Can-Am and Inchin's Bring Indian Flavors to Chinese and Italian Staples

The results are sometimes great, sometimes "whaaa?" but definitely worth a whirl.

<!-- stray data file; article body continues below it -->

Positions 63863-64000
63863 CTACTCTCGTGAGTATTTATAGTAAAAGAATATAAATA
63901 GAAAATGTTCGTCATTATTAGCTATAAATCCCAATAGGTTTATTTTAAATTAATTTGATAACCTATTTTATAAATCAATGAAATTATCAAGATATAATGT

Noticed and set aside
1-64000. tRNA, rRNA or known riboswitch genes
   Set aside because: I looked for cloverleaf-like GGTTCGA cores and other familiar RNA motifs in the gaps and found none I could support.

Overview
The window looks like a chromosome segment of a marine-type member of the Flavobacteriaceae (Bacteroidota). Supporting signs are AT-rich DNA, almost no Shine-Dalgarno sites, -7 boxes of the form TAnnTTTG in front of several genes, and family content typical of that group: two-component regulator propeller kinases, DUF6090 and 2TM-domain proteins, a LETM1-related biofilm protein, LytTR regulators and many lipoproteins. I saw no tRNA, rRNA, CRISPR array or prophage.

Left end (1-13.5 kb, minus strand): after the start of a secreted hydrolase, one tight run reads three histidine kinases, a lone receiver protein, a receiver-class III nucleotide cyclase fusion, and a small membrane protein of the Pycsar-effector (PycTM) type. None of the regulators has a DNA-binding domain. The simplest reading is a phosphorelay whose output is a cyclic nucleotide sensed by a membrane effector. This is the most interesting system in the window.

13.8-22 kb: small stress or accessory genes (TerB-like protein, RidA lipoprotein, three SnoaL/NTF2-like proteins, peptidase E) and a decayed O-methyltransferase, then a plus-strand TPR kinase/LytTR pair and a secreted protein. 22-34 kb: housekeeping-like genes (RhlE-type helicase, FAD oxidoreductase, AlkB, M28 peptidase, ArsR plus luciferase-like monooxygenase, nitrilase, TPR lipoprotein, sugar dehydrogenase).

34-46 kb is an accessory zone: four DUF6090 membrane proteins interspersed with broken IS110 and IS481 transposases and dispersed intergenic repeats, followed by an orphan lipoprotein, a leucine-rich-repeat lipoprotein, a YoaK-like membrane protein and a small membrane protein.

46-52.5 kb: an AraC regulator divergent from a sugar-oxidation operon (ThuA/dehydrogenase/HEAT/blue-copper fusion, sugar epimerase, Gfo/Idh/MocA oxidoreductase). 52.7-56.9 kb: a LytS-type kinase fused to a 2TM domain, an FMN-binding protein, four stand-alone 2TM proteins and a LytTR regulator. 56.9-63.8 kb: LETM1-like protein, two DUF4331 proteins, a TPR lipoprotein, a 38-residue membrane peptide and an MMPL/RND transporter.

Explaining Indian pizza to the uninitiated is about as easy as fielding your 4-year-old's questions about where Fluffy went after you put her down. "'s naan with some curry on it?" one co-worker asked after I announced that I was going to bring some into the office. "No, it's pizza with Indian toppings," I said. "But what do they use for the crust?" asked another. "Pizza crust," I tried again. "With cheese and things like tandoori chicken on top." That didn't clear up the puzzled looks. I suddenly knew how the inventor of the taco salad must have felt the first time she described her masterpiece to her bridge club. I guess you just have to taste Indian pizza—Can-Am Pizza's Indian pizza, to be precise—to get it. Same with the Indo-Chinese cuisine at Inchin's Bamboo Garden in Redmond. Both are familiar foods designed for South Asian palates. To my own palate, the results are sometimes great, sometimes "whaaa?"—but definitely worth a whirl. Indian is but one of the multicultural pizza varieties at Can-Am, which has seven branches in greater Seattle. The chain also advertises Mexican, Greek, and bacon double-cheeseburger pies, not to mention gyros, spaghetti, and ribs. Franchise founder Amarjit Cheema and his extended family have been in the pizza business for a couple of decades (they started up in Canada), but it wasn't until Cheema moved to Kent in 1999 to open the original Can-Am that he started playing with South Asian flavors, first adding tandoori chicken, then a sprinkling of cilantro and ginger, and going from there. Though all the locations have been trained to make the Indian pies, only the Kent store, which he runs, and his cousin's Bellevue store do the full range right, he says. (Indeed, if you're looking for pizza, avoid the U District branch, where I got a soft, barely passable Pizza Hut knockoff.) Indian pizza is surreal not just in its foreignness but in its familiarity. Evenly spongy, Can-Am's thick crusts were oiled enough to stay crisp all the way home. Smeared on top were a nondescript tomato sauce and enough cheese to bubble, but not so much that it formed a fat pack. The tandoori chicken and paneer pizzas (paneer is a pressed fresh-curd cheese with the consistency of tofu) were simply American-style pies with tomato sauce, cheese, bell peppers, and onions—except instead of sausage or artichokes, the pies came with spice-rubbed, red-tinted Indian ingredients. Of the two, I preferred the paneer, whose gingery marinade soaked deeper into the cheese, to the dry chicken-breast meat. They were fine, but not revolutionary. The butter chicken pizza, however, converted my co-workers to the cause. It had the same onions and peppers, the same crust and cheese. But the cooks slathered on chicken braised in a rich, tomatoey curry sauce that prickled the tongue with its heat, absorbing the aromatic crunch of the onions and peppers into its kick. After a few bites, you can't think why you've never eaten Indian pizza before, and why you shouldn't order another one next week. Which was my resolution after I called Cheema to ask about Can-Am and he mentioned a new palak paneer (spicy spinach) pizza, with extra cucumber-yogurt sauce to drizzle on top. The Indian-Chinese connection at Inchin's Bamboo Garden (not to be confused with Bamboo Garden in Bellevue, which I reviewed April 11) seems just as logical: Stir-fries with cauliflower and eggplant. A yen for chiles. Soupy sauces meant to be mixed into rice and eaten with the hands. Calcutta, whose Chinatown is several hundred years old, is where the cuisine is supposed to have originated, but like General Tso's chicken from New York, Indo-Chinese food has spread across the subcontinent. Now Indo-Chinese restaurants have begun to appear in any American city with a decent South Asian community, and Inchin's is doing its part to proselytize, with franchises in a half-dozen cities, including Redmond. A strip-mall bistro gussied up in paprika and mustard, the Redmond Inchin's seems to want to be both a casual restaurant and a destination for its mostly South Asian customers. It's the kind of place whose menu weighs more than my dictionary and whose paper place mats are custom printed with feng shui and Chinese astrology tips. A cocktail menu lists mango martinis and "love potions," though the waitress may not be able to tell you what goes into them. A number of the restaurant's tables are sized to fit large families; the booths along the edges were filled with younger couples eating after work (or during—one poor woman across the room from us was glaring into space as her companion gazed devotedly at his laptop screen). Coarsely chopped garlic, ginger, and chiles were the unifying theme here, showing up suspended in the cornstarch-thickened plasmas that bathed every dish. Tangy tomato and extra chili powder tinted the plasma coral-colored in the shrimp tobanjan, contributing little—besides throat-clenching levels of heat, of course—to justify the $15 price. The glossy Orange Crush–colored gloop on (around? below? there was so much of it) the sweet-and-sour chicken brought back the Indiana-Chinese meals of my 1970s childhood. "Manchurian" on South Asian menus is the equivalent of "chop suey" on American ones, and here, soy sauce gave a cola cast to the Manchurian vegetable coins. Though the sauce was soupily nondescript, the vegetable coins I dredged out of it—koftalike vegetable fritters the size of Oreos—were strange and enjoyable, especially when eaten with spoonfuls of "burnt garlic chili fried rice," a simple fried rice flecked heavily with toasted bits of garlic and pepper flakes. In fact, everything fried appealed to our table. The spicy, full-flavored Drums of Heaven (chicken wings battered, fried, and then glazed with a chile-onion glaze) and lachew cauliflower (deep-fried florets tossed with big chunks of garlic, ginger, and chiles) both tasted like bar snacks I'd love to see more of. Truth be told, I'm not sure how much of Inchin's Indo-Chinese will appeal to people who aren't ordering it for nostalgia's sake. The "lamb chili mustard"—frilly slices of lamb in a mustard glaze—tasted like a minimalist curry, or a baroque stir-fry. Long after my companions had decided they didn't like it, I found myself picking bits of meat out of the 24-karat-colored sauce, musing over the strange path they had taken to find me.